Yet another vulnerability in Israel’s ruling Likud party’s digital system has leaked the country’s voter registry for the third time in just two weeks. The breach was fixed after Likud was approached by Calcalist.
In the two previous occasions in which the registry was leaked since February 10, the breach
originated from a campaign management app used by Likud and developed by Elector Software Ltd. This time, the breach was detected in Likud’s own website and is unrelated to Elector.
The breach, reported by an anonymous source to CyberCyber, a data security podcast hosted by Ido Kenan and activist hacker Noam Rotem, allowed anyone to type a URL belonging to Likud’s servers and add the ID number of any Israeli citizen with a right to vote to gain access to their personal information. A hacker effectively only needed a simple algorithm to systematically input possible ID number combinations and gain access to the private information of 6.5 million voters.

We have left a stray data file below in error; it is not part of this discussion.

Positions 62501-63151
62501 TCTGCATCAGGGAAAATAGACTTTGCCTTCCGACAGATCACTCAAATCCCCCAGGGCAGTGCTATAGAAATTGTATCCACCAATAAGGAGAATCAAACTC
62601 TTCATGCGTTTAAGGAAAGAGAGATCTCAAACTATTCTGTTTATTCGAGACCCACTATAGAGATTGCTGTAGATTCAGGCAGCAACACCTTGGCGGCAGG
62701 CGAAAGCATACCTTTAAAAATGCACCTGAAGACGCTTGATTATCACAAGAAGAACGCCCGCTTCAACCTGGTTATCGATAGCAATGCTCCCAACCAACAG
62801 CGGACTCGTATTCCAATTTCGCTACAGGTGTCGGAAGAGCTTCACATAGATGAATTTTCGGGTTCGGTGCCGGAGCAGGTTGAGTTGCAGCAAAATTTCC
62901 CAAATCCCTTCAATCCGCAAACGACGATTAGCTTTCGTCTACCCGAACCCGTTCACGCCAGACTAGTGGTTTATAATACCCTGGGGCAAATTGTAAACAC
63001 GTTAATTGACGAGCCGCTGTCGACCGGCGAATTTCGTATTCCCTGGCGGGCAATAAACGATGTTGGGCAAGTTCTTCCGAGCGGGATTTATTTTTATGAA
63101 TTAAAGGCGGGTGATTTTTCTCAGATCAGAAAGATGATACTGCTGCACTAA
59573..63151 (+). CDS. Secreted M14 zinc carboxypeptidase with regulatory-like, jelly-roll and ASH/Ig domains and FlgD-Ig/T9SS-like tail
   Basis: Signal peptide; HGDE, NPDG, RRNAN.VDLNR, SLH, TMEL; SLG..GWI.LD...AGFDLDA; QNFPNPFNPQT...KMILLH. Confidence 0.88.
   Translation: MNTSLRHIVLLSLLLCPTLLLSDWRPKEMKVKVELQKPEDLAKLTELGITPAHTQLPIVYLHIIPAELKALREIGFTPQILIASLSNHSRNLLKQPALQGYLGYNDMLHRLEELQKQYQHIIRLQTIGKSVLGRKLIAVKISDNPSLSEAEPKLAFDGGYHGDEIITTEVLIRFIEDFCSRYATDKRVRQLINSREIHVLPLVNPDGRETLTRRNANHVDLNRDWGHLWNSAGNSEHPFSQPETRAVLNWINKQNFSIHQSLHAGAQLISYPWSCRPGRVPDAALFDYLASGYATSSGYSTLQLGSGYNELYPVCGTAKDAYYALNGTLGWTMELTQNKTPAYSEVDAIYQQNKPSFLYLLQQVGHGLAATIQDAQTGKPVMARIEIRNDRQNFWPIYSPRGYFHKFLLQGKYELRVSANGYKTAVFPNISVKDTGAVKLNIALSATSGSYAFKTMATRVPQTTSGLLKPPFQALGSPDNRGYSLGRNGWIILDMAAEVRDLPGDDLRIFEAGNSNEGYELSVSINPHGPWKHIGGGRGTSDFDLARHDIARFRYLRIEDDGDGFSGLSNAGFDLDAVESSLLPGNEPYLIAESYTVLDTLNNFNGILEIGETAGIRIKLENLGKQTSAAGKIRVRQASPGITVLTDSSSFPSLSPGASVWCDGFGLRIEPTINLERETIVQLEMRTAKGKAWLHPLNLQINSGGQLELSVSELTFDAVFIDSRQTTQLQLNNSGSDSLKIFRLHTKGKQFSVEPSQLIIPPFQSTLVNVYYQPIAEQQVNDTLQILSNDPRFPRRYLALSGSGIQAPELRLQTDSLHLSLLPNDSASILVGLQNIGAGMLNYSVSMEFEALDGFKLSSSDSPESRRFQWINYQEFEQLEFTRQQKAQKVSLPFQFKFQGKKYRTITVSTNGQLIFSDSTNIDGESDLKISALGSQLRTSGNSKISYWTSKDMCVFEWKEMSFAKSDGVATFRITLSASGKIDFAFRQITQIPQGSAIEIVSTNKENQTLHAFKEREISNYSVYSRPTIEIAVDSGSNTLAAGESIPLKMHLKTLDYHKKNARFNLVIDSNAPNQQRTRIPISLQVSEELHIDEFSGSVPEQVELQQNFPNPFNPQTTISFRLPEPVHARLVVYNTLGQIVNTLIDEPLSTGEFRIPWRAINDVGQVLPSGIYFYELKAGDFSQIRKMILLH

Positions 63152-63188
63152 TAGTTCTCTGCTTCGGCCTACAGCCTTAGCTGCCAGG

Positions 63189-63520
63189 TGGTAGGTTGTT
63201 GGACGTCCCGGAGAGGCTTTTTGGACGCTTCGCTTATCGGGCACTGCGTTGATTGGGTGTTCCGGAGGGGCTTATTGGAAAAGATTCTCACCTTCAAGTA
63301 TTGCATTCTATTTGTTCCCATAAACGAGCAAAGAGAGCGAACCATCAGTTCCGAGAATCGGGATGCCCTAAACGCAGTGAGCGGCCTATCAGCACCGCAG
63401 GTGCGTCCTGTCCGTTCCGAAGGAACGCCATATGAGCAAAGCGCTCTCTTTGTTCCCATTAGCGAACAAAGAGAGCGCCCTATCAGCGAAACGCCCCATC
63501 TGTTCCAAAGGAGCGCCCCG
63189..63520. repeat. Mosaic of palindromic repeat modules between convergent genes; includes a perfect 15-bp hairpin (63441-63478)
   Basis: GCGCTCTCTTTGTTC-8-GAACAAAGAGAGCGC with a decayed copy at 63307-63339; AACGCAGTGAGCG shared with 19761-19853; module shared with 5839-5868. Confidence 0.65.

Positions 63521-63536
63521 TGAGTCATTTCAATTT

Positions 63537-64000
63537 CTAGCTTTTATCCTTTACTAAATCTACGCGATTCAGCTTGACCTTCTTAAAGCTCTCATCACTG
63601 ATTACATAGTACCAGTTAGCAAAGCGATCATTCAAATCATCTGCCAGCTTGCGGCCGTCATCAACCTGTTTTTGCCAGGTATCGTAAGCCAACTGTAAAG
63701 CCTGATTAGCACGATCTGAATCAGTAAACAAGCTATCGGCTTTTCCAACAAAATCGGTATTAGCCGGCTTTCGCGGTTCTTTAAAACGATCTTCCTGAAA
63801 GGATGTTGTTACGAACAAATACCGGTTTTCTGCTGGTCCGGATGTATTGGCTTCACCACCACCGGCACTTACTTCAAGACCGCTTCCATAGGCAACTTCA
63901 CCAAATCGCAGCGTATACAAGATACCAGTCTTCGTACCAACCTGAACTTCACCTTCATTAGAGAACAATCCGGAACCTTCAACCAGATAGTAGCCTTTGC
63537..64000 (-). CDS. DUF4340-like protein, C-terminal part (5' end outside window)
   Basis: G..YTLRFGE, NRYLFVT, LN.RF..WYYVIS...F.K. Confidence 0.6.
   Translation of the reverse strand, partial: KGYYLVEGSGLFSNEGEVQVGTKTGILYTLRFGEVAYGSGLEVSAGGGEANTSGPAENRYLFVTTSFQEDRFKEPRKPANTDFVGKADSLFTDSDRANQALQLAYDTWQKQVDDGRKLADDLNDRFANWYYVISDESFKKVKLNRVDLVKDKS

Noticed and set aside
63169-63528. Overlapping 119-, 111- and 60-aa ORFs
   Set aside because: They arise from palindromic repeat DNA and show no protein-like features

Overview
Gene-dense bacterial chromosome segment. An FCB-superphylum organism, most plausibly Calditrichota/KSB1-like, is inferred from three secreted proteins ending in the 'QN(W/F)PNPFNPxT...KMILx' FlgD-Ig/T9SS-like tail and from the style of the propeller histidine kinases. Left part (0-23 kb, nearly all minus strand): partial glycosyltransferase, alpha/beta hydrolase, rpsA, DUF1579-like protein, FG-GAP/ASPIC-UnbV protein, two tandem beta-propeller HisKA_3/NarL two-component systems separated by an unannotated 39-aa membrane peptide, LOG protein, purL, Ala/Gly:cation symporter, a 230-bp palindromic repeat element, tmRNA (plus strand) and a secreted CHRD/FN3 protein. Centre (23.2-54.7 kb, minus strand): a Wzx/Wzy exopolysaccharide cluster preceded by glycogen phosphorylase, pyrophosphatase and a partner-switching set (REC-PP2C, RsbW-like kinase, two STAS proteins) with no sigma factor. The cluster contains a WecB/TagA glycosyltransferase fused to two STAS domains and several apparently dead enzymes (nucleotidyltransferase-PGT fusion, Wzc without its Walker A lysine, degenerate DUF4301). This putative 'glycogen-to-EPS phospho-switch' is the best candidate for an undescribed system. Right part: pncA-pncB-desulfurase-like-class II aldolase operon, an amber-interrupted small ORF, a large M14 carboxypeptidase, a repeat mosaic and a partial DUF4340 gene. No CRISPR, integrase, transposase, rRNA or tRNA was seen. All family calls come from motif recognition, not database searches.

With such a series of failures catastrophically compromising the privacy of all of Israel’s citizens, it is now clear that there is no state body willing to stand up to the ruling party and make it stop negligently giving away citizens’ private data to anyone with a browser, Rotem said in an interview with Calcalist.
Responding to Calcalist’s request for comment, a spokesperson for Likud initially suggested contacting Elector. Once Calcalist explained it was a breach unrelated to Elector, the party refused to comment. Likud sent a later statement saying the party’s websites are being systematically targeted by criminals looking to hurt Likud and the election process. “Likud has filed another complaint with the police and is looking forward to its swift action to apprehend the criminals,” the spokesperson said.